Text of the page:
Informations and abstract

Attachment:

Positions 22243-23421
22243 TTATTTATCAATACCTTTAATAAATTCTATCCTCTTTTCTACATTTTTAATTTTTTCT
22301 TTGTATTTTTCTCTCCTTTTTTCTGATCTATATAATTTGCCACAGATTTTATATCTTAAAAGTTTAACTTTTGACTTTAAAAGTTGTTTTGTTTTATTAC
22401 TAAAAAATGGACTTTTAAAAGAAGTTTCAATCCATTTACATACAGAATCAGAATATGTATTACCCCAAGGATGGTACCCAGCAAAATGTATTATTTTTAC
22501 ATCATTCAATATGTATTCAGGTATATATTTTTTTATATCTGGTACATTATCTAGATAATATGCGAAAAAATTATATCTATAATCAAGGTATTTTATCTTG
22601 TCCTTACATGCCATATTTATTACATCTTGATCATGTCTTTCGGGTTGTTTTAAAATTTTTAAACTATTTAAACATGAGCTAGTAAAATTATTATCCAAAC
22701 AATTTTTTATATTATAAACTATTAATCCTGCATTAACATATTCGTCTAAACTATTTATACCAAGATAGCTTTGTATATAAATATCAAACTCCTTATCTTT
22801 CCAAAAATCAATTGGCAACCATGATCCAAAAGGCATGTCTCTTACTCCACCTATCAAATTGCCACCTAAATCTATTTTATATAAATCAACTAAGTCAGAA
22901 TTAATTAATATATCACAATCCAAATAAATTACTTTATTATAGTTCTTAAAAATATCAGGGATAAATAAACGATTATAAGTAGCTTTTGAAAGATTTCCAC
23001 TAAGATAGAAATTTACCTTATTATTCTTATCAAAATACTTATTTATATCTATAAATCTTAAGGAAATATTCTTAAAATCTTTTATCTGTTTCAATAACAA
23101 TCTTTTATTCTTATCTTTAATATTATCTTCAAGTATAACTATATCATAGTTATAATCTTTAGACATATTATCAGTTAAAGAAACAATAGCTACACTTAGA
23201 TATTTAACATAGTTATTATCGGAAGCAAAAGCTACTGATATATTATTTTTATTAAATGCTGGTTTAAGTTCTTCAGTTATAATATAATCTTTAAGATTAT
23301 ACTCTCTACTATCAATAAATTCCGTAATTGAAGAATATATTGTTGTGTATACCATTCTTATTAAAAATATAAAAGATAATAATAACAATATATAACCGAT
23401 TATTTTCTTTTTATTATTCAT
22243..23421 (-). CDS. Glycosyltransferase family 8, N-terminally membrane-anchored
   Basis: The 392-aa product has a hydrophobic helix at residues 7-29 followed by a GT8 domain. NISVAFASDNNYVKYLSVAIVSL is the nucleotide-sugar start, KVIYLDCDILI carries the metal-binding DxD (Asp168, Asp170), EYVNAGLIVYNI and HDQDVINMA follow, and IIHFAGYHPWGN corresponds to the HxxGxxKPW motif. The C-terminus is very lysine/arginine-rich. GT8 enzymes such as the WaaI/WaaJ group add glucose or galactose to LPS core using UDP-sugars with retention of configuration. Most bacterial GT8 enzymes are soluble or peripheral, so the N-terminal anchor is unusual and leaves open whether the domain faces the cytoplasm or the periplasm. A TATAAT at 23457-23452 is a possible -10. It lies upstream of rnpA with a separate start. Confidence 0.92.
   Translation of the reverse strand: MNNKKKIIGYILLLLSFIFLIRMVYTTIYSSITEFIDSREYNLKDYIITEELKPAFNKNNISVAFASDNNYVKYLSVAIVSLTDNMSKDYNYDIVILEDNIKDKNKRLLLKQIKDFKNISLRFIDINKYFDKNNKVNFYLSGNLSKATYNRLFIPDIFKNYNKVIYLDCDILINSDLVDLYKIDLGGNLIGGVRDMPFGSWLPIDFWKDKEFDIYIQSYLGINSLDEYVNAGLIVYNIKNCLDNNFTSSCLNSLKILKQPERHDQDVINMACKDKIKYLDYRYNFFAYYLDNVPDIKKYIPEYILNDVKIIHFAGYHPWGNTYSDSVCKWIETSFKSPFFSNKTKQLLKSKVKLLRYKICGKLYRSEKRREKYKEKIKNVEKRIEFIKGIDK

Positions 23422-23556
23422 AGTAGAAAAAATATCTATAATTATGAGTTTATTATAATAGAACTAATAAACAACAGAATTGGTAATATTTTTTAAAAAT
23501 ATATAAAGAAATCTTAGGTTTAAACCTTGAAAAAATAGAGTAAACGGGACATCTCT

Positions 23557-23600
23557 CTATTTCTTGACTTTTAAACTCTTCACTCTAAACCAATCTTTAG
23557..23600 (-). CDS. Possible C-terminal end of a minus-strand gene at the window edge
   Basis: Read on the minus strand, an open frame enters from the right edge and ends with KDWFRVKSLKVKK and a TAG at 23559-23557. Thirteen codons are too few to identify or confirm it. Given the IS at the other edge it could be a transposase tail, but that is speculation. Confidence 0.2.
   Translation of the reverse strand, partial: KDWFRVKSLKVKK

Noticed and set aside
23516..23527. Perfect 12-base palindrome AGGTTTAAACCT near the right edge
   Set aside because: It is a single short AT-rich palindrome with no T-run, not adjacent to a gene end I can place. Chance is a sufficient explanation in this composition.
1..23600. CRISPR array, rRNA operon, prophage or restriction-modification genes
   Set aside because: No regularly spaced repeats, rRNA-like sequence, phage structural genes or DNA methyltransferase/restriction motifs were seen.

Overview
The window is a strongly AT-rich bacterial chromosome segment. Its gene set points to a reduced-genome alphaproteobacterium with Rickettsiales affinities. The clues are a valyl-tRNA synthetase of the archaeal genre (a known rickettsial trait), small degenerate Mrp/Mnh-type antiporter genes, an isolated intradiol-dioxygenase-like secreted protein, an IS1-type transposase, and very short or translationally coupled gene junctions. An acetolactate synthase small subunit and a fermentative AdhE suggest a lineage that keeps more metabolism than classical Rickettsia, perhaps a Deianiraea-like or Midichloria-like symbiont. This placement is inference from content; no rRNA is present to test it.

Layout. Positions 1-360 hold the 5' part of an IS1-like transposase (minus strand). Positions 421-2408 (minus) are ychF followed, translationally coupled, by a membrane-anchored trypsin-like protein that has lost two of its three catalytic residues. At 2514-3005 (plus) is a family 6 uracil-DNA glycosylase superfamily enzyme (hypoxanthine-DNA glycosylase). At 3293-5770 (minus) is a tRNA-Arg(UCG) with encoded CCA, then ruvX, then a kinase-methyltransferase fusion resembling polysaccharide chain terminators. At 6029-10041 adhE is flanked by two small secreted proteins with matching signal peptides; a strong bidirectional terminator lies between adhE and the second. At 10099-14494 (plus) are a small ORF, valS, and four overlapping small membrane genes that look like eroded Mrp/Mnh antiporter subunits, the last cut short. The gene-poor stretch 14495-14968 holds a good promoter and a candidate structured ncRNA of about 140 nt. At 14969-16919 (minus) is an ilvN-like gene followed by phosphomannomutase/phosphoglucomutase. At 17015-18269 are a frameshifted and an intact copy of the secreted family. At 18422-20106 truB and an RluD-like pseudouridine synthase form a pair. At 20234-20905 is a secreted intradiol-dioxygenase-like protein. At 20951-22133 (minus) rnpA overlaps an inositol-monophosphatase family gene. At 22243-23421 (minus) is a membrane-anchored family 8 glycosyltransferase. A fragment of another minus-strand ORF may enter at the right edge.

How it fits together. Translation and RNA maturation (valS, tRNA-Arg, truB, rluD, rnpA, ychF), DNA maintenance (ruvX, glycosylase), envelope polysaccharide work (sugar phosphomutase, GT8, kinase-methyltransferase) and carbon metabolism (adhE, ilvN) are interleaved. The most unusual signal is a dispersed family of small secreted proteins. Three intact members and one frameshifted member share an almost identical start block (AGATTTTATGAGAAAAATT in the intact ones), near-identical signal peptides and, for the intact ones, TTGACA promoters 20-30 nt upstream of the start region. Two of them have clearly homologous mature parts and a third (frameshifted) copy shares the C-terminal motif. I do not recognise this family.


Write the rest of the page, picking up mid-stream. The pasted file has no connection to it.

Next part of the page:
The article reviews three recently developed theoretical approaches concerning transition to adulthood, which conceive of youth, respectively, as a component of the underclass, as a disappearing social group due to the individualisation of life courses, and as a visible and internally homogeneous social category that leads to a new stage in life which may be called "postadolescence". In order to validate these approaches and underscore the usefulness of panel studies, data regarding transition to adulthood drawn from the British Household Panel Study, the Italian Household Longitudinal Survey and the Swedish Level of Living Survey are examined using event history analysis techniques. Findings suggest that, during the 20th century, timing of transition to adulthood, rather than changing monotonically, has followed a U-shaped trend. Delayed formation of the first union and postponement of birth of the first child cannot be conceived of as entirely new experiences. On the contrary, they represent a feature common to generations born both at the beginning of the 20th century and after the 1950s. As a consequence, one cannot maintain that today's young people are much freer than their parents were in shaping their life courses; indeed, they are constrained by normative clocks and negative economic circumstances almost as strongly as their grandparents were.